Finland has recently unveiled its latest achievement in the field of quantum computing – a cutting-edge 20-qubit machine. The project, developed in collaboration with IQM Quantum Computers, marks a significant milestone on Finland’s journey towards its ultimate goal of constructing a 50-qubit quantum computer by 2024.
The Finnish government embarked on the ambitious “Finnish quantum computer development action” project in November 2020, allocating a budget of over €20.7m. The completion of the first quantum computer utilizing five qubits took place in 2021, followed by the successful realization of the 20-qubit machine in October 2023. This progress aligns perfectly with the country’s timeline for achieving a 50-qubit system by the end of 2024.
However, Finland is not content with stopping at 50 qubits. Encouraged by the advancements made, the Finnish government has increased the total budget to €70m and set its sights on a groundbreaking 300-qubit machine. Attaining quantum supremacy is the ultimate objective with this future device.
The newly developed 20-qubit quantum computer is strategically located in Espoo, situated in the southern region of Finland at the VTT facility, which is part of Micronova, the national research infrastructure dedicated to micro and nanotechnology. This 20-qubit machine serves as a technology demonstrator, allowing researchers to gain invaluable insights into the required methods to scale up to 50 qubits.
Demonstrating Progress and Pioneering Solutions
The selection of superconducting qubits for Finland’s quantum computers can be attributed to the country’s extensive research background in superconductivity. VTT, a prominent scientific research organization, has been actively involved in superconducting sensors since the 1990s. Although other quantum computing technologies exist, such as ions, atoms, and photonic quantum computers, the superconducting platform currently reigns supreme due to its maturity in terms of scaling capabilities, qubit quality, and control.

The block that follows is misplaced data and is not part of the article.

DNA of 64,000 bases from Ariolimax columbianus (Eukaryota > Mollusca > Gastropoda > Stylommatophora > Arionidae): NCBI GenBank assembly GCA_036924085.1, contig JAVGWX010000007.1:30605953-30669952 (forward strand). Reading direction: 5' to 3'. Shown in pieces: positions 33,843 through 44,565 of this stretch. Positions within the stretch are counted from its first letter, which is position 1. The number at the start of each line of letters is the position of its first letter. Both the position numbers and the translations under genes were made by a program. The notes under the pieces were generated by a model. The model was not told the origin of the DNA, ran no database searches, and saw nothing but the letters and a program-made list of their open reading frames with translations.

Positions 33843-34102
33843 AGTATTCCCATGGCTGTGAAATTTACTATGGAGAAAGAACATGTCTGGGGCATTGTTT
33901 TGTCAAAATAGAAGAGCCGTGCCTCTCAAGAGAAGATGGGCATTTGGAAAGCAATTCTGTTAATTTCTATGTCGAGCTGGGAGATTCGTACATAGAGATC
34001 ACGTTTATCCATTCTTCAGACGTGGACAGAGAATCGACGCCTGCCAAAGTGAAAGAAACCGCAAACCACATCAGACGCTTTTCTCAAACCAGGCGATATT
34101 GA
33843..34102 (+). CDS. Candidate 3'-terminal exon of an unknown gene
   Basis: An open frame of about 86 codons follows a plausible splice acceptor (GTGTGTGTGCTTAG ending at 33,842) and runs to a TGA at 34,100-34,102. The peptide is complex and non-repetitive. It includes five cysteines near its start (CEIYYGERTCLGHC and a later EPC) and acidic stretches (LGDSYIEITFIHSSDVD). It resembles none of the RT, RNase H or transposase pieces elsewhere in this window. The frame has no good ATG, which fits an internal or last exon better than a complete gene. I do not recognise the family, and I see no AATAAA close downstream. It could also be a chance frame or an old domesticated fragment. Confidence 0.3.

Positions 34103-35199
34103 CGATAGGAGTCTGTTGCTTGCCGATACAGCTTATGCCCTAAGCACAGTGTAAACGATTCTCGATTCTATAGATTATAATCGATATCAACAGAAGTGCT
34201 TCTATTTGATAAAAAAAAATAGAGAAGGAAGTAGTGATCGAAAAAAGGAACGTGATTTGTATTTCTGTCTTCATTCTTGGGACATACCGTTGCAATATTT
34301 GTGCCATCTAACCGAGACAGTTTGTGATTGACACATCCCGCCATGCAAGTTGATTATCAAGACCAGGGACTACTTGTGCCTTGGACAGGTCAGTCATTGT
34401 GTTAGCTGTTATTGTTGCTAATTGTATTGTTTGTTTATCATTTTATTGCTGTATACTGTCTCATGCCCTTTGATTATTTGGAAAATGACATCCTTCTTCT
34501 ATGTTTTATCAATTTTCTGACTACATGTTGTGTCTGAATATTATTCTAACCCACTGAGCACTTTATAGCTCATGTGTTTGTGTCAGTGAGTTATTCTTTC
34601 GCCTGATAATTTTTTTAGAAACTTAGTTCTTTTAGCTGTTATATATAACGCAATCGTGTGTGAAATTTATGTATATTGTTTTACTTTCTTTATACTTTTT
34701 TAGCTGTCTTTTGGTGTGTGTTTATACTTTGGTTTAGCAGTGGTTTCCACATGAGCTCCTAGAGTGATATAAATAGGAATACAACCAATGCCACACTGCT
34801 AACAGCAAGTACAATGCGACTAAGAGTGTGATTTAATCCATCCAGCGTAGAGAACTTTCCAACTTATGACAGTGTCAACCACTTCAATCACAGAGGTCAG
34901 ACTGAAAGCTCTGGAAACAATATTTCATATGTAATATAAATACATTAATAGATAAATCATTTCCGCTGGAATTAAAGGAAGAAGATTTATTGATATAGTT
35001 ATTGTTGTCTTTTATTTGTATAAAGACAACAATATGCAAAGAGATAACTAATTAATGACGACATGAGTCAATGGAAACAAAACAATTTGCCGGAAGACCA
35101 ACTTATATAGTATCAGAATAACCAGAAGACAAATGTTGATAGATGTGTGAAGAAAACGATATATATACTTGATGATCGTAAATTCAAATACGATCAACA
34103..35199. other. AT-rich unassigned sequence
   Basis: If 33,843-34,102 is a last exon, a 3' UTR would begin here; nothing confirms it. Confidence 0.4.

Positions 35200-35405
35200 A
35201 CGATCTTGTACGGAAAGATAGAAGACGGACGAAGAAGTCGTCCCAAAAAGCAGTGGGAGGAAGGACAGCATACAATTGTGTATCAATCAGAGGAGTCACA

VTT and IQM have continually learned and improved throughout each stage of the quantum computer development process. Notable breakthroughs were achieved in connecting the five-qubit machine to the LUMI supercomputer, enabling the utilization of a hybrid setup that allows certain tasks to be seamlessly transferred between the supercomputer and the quantum device.
By transitioning from a 2D to a 3D architecture, the Finnish researchers successfully overcame the complexities associated with keeping the qubits at ultra-low temperatures. Cooling elements needed to be meticulously positioned to ensure effective cooling, which becomes more challenging when components are stacked instead of placed side by side.
Benchmarking the 20-qubit quantum computer against traditional simulations on supercomputers and comparing its performance with other quantum computers worldwide, VTT and IQM have identified areas for improvement. Quantum devices inherently exhibit noise, and despite sophisticated error-correction algorithms, each quantum computer behaves uniquely due to variations in qubit behavior and error rates. The 20-qubit machine developed by Finland has showcased impressive median fidelities of 99.91% for single-qubit gates and 98.25% for two-qubit gates.